MEXICO CITY -- The Olympic flame that burned over Mexico City during the tumultuous 1968 Games was returned for a more peaceful tour of the city on Tuesday, part of a 26-nation ceremony ahead of the Athens Games.
World champion sprinter Ana Guevara was joined by 119 scholars, journalists, workers and athletes - including a woman who began her running career at age 80 - in carrying the torch through North America's largest city.
From Mexico City, the flame was headed overnight to Los Angeles, the first of four stops in the United States before its return to Greece for the Aug. 13 start of the Summer Olympics.
The flame - carried in an unimpressive lantern - arrived early Tuesday from Rio de Janeiro, Brazil, aboard a Boeing 747 bearing the legend, "Pass the flame, unite the world."
It was carried on a bus, escorted by police and news media, to the Olympic Stadium at Mexico's National Autonomous University, at the start of the winding 85-mile route to the city center.
Norma Enriqueta Basilio, who became the first woman to light an Olympic flame at the Mexico City Olympics in 1968, took the first lap with a metal cylinder torch lit from the flame.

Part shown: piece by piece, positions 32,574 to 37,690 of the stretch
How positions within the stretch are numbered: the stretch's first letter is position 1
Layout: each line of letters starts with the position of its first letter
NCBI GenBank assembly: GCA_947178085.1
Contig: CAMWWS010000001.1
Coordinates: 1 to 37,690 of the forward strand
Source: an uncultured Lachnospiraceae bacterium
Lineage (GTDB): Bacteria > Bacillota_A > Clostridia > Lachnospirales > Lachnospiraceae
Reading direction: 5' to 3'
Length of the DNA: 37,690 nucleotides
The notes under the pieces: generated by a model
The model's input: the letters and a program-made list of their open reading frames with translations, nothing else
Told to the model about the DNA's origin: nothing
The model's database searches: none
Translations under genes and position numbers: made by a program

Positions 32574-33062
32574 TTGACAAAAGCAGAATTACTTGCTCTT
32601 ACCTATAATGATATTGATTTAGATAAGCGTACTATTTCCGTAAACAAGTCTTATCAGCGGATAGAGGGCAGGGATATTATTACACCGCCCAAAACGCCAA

"I am a privileged woman. ... I have realized so many of my dreams," she told reporters.
The stadium is where Americans Tommie Smith and John Carlos made a clenched-fist protest against racial injustice after taking the gold and bronze in the 200 meters in 1968.
The route also takes a jog past the Plaza of the Three Cultures, where government officials trying to halt pre-Olympic demonstrations staged one of the most notorious massacres in Mexican history.
Troops killed dozens, perhaps hundreds of trapped student protesters 10 days before the start of the 1968 games.
"For my generation, the Olympics turned out to be very bitter," said German Dehesa, a 60-year-old intellectual who was one of those chosen to carry the flame on Tuesday.
For the final, evening leg into Mexico City's central plaza, Guevara, who was not yet born when the games took place here, was scheduled to hand the torch to 93-year-old masters sprint champion Rosario Ibarra.
Ibarra took up running at the age of 80 after a customer commented on how quickly she dashed around the city delivering newspapers.
Each of the runners carried the torch 440 to 500 yards.
City officials acknowledged that the staggered closure of streets would cause traffic problems across the metropolitan area of some 17 million people.
|The torch is slated to pass through Atlanta, Ga., on Friday, June 18.|